And so tomorrow, and later today, and for the rest of this week, I might not always turn left when I leave the house, but I will strive to do one thing each day in a similar vein. I’ve been complaining about my life getting stagnant in Guadalajara after just two months, but it actually might not be so difficult to remedy. It might just involve continuing to step outside my comfort zone, continuing to explore, continuing to meet new people, and of course, ideally, a roof terrace with a shitload of plants.

The 5 Best Cafes in Guadalajara (so far)

el rincon del mate guadalajara miguel blanco

These are my five favorite cafes in Guadalajara so far. I say “so far” because I’ve only lived here for two months. Still, when you go to cafes everyday, two months is a decent amount of time. The criteria I’ve used are atmosphere, price, quality, and staff, though not necessarily in that order (though definitely in that order). 

5. El Monosílabo

mono silabo guadalajara

Atmosphere: 4
Price: 4
Quality: 3
Staff: 4

Located in the exact neighborhood where I want to live, near El Rincon del Mate (see lower on list) and the famed Expiatorio, Guadalajara’s most magnificent neo-gothic cathedral. Like many old houses in GDL, this one contains a wonderful inner courtyard patio where the sounds of the street drift in and are filtered by the murmur of happy clients and cheap, fairly delicious frappes.

What to order: chilaquiles with a coffee frappe. 

4. Palreal: La Pura Crema

palreal cafe guadalajara mercado mexico

Atmosphere: 3
Price: 2
Quality: 5
Staff: N/A

Full disclosure: I’ve only been here once, and that one time was yesterday, but even getting an iced americano was enough to know their product is second to none (and third to none, for that matter). The good thing about Palreal is it’s got beautiful wooden, richly-finished picnic tables which are perfectly positioned for the breeze. The bad thing is it’s in Mercado Mexico, which is essentially a mall.

What to order: An iced americano.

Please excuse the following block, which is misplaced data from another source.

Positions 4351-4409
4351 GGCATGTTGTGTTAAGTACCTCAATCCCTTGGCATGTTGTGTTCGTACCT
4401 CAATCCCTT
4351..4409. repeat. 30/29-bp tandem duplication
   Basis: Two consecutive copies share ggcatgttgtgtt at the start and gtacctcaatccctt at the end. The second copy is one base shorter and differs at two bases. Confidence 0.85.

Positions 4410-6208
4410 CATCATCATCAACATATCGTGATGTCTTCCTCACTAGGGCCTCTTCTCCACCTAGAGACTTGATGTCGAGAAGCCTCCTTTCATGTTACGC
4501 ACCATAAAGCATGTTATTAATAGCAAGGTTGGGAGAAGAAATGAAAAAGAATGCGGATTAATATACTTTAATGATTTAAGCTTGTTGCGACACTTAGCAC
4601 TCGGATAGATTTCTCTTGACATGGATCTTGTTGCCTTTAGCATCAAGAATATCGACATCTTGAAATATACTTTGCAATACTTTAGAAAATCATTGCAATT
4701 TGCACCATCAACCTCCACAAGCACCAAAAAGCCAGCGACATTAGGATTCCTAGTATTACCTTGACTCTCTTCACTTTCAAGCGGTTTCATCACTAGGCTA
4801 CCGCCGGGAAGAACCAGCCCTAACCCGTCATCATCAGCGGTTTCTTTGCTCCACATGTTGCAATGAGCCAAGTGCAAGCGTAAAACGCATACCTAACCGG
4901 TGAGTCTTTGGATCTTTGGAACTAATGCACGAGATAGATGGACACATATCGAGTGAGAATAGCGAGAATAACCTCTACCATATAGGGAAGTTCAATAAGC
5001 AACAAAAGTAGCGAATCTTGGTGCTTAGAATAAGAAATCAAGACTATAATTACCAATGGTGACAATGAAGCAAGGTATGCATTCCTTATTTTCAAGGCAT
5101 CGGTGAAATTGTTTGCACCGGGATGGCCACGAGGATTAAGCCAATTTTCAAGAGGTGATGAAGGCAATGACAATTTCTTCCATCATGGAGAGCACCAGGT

3. La Teteria

la teteria guadalajara

Atmosphere: 4
Price: 3
Quality: 4
Staff: 5

I dedicated a previous post to this place’s matcha frappes. They’re sweet, they’re cold, and drinking one is a little bit what I imagine injecting heroin might be like. Which makes me wonder if I might somehow be able to inject a matcha frappe. Does anyone know how to do an IV?

The staff here are wonderful, especially Gustavo, an Argentinian expat I often have extended conversations with, about Argentina, about Guadalajara, about mate, and about working online. Come for a matcha frappe, stay for an afternoon.

What to order: Duh.

2. El Terrible Juan

el terrible juan guadalajara

Atmosphere: 5
Price: 4
Quality: 5
Staff: 3

It’s a sad realization when a place is cooler than you. You walk in, you sit down, and you think, Damn, everyone here is so cool. Then you look down at your undershirt which is stained from the hydrogen peroxide you used to treat your ear last week at the beach. You look at your laptop bag, which is actually an old grocery bag. And you think, Wait a minute, can I actually be here? Am I going to be out-cooled to the point where I have to just leave? But you stay anyway, and talk to the cute waitress, and order a Chemex and write a blog post.

And that’s basically my experience every time I go to El Terrible Juan cafe.

What to order: Any of the specialty preparations with any of the beans. Also, try the lonche de cochinita

1. El Rincón del Mate